Great organizations have a secret customer service team.
These employees work undercover to help their organizations consistently deliver outstanding customer service. Customers may never see them or realize their impact, but they’re there.
Take Alaska Airlines, for example.
In 2016, the airline topped the traditional carrier segment in J.D. Power’s North American Airline rankings for an eighth consecutive year. Part of their success comes from their friendly, caring, and helpful employees in customer-facing positions like reservations agents, gate agents, and flight attendants.
The airline’s success also comes from their undercover, secret service team. This talented group of men and women work hard to make every flight a success.
Who are they? Look closely, and you’ll see.
Photo credit: Jeff Toister
They’re the people who handle your luggage so it arrives where you do. Alaska Airlines has a 20-minute baggage delivery guarantee that wouldn’t be possible without them.
Undercover service agents also include the person who fuels your plane, the mechanic who keeps it running, and the cleaning crew who keep it clean. Their tireless efforts ensure Alaska has one of the best on-time records in the industry.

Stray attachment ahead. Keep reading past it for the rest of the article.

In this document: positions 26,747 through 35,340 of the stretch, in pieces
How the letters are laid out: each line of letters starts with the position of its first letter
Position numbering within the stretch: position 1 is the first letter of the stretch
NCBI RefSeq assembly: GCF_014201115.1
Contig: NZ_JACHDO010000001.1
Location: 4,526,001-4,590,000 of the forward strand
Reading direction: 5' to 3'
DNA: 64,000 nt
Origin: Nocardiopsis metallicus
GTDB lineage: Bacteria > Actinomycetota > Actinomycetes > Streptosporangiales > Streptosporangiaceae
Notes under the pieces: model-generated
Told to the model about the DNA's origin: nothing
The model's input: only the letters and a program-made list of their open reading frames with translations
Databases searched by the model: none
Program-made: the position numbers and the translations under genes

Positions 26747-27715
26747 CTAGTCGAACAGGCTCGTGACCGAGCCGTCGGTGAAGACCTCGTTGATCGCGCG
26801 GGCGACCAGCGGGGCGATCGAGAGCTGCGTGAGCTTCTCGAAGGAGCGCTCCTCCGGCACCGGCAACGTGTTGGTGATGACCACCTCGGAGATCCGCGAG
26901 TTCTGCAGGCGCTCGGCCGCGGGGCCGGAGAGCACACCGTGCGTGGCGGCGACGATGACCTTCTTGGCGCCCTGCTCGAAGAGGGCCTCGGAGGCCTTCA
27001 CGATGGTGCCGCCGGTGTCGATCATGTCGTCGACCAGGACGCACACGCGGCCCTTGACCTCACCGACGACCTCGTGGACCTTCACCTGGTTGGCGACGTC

Many more people form the airline’s undercover team. They work in departments as diverse as marketing, finance, and human resources. All of them help contribute to the company’s exceptional service.
Who’s On Your Undercover Team?
Almost every company has an undercover customer service team.
Unfortunately, they’re often so deep cover that even they don’t realize the impact they have on customer service. These employees are excluded from customer service training. Their bosses inspire them to complete tasks, not delight people.
For example, an accounts payable clerk might not understand that she helps contribute to her company’s reputation through the timeliness and accuracy of the payments she makes. As I detailed in this post, accounts payable is actually a fantastic way to test an organization’s customer service culture.
Here’s an exercise that you can try:
- Think about a basic product or service that your company provides.
- Identify all of the people who contribute. (Better yet, map the process.)
- Talk to these people. Do they know they’re undercover?
The results can be eye-opening.
Focusing Your Undercover Service Team
Many undercover teams provide internal customer service. These are departments that provide service to other departments so the company can function effectively and ultimately serve it’s customers.
The process for developing these undercover teams is almost identical to the one used for customer-facing departments. It’s detailed on this page, but here’s an overview.
- Create a customer-service vision to get everyone on the same page.
- Develop SMART goals to measure progress.
- Conduct an assessment to identify a road map to success.
Customer service training is also an option. Just be sure you ask your trainer to adapt the content to internal situations or use these techniques to customize off-the-shelf content such as a training video.